At WWDC Monday morning, Apple did the unexpected and unveiled the new iTunes Radio—the Pandora-like service that many had dubbed “iRadio.” In keeping with reports—yes, iTunes Radio is just like Pandora, but it’s in the music app on your phone. So, not quite the same.
The team demo’d the new iTunes Radio feature and showed just how Pandora-like it really is. You can get pre-built “featured stations,” or you can create your own stations. You can also search for an artist or band and create a station of similar music based on that search—just like Pandora. And just like Pandora, you can modify your stations by tapping “play more songs like this” or “never play this again.”
ITunes Radio is free with ads, or you can get it ad-free as an iTunes Match subscriber.
How is it not like Pandora?
Unlike Pandora, you can also buy whatever songs you listen to right there on the spot from iTunes. Which…you can also do on Pandora…so…not that different.
So you essentially have two Pandora options: the real Pandora with all the stations you’ve spent the last few years refining, or the Apple Pandora that is virtually identical to the real Pandora, without the added bonus of having all of your stations and preferences already programmed for you.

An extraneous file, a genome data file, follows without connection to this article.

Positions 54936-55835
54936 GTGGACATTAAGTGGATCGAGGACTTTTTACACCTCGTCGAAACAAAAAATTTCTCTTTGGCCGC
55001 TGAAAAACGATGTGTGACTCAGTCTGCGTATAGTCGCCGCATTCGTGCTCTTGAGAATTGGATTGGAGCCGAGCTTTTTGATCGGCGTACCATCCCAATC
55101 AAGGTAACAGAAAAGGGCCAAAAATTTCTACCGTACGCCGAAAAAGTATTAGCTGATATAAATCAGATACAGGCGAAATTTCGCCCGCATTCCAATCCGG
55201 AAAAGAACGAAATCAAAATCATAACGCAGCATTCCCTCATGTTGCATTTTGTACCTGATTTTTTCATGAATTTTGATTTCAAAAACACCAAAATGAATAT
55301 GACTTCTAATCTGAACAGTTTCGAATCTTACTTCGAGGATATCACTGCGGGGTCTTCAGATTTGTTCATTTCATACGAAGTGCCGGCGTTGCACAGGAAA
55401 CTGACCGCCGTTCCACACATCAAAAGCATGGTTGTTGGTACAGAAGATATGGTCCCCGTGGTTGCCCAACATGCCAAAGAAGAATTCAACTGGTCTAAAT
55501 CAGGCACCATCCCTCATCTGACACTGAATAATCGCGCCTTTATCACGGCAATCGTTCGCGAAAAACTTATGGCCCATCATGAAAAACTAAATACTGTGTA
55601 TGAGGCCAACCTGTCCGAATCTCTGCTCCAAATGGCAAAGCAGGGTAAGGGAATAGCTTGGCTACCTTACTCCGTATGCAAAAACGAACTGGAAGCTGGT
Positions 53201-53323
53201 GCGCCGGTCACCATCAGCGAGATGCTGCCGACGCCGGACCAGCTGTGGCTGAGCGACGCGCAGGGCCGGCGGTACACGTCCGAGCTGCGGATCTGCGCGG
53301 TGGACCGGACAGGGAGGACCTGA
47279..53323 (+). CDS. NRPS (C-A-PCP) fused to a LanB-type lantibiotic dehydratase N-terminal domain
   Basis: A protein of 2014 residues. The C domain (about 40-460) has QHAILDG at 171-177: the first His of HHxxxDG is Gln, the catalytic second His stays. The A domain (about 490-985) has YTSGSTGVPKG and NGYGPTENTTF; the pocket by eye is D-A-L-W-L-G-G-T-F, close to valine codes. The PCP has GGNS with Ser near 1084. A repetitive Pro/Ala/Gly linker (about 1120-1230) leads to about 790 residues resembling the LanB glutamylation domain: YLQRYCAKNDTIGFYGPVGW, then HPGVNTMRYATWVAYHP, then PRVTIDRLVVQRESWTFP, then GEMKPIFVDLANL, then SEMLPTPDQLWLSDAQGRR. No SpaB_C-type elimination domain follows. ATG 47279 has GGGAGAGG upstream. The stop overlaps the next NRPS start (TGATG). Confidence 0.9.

When the first rumors of Apple’s Pandora-competitor began to circulate a few months ago, Pandora’s stock suddenly nosedived. But it doesn’t look like iTunes Radio is striking the same fear into Pandora investors again. Pandora shares were up 2.45% to $15.49 at the close Monday.
But it might come down to a battle of market shares. Pandora is the second-most downloaded free app of all time in Apple’s App Store, but iTunes accounts for 63% of all paid music downloads. And revenue from iTunes’ content portion reached $2.4 billion in sales in the March quarter, up from $1.9 billion in the year ago quarter.
Last week, Apple reportedly made a deal with Sony Music for iTunes Radio. Sony was the last hold-out among the top music labels and was rumored to be making steeper demands than the other labels, including payments for songs that listeners skipped.
Image source: Wired